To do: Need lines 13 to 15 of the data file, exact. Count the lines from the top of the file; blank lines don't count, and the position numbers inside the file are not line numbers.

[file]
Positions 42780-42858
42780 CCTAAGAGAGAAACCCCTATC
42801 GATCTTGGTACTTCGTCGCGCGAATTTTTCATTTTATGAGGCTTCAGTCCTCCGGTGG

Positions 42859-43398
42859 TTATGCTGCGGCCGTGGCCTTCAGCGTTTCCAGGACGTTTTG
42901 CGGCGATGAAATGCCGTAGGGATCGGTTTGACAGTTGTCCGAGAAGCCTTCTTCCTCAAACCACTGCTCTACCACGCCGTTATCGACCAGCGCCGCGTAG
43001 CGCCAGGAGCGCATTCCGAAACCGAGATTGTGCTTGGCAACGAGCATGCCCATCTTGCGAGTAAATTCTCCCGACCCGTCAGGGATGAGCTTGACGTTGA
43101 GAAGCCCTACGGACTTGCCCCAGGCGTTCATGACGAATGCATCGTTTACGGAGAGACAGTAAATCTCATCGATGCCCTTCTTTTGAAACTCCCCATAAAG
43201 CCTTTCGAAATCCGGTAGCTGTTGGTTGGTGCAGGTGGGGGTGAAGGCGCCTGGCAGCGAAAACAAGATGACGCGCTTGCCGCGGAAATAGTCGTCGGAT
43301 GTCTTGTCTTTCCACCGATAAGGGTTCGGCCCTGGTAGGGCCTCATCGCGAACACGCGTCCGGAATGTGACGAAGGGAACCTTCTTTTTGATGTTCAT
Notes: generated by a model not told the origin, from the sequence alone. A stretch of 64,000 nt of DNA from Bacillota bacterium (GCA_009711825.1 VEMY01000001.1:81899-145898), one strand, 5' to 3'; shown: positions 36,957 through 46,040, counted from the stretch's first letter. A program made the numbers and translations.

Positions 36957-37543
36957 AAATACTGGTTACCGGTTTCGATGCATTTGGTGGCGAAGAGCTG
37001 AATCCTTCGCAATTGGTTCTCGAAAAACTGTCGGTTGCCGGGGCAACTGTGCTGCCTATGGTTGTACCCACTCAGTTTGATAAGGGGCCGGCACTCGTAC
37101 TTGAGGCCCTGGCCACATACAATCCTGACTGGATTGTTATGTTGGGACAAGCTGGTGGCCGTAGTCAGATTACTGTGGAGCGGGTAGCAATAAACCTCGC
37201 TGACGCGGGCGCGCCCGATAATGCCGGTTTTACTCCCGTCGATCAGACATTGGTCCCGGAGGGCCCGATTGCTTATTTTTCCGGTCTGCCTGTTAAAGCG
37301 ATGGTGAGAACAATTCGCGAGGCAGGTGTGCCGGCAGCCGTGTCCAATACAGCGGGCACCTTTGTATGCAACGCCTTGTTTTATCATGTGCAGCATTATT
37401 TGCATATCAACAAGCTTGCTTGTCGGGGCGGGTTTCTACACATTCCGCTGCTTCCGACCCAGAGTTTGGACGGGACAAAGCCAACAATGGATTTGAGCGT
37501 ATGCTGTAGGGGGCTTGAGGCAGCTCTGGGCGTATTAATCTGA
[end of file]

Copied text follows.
36957 AAATACTGGTTACCGGTTTCGATGCATTTGGTGGCGAAGAGCTG
37001 AATCCTTCGCAATTGGTTCTCGAAAAACTGTCGGTTGCCGGGGCAACTGTGCTGCCTATGGTTGTACCCACTCAGTTTGATAAGGGGCCGGCACTCGTAC
37101 TTGAGGCCCTGGCCACATACAATCCTGACTGGATTGTTATGTTGGGACAAGCTGGTGGCCGTAGTCAGATTACTGTGGAGCGGGTAGCAATAAACCTCGC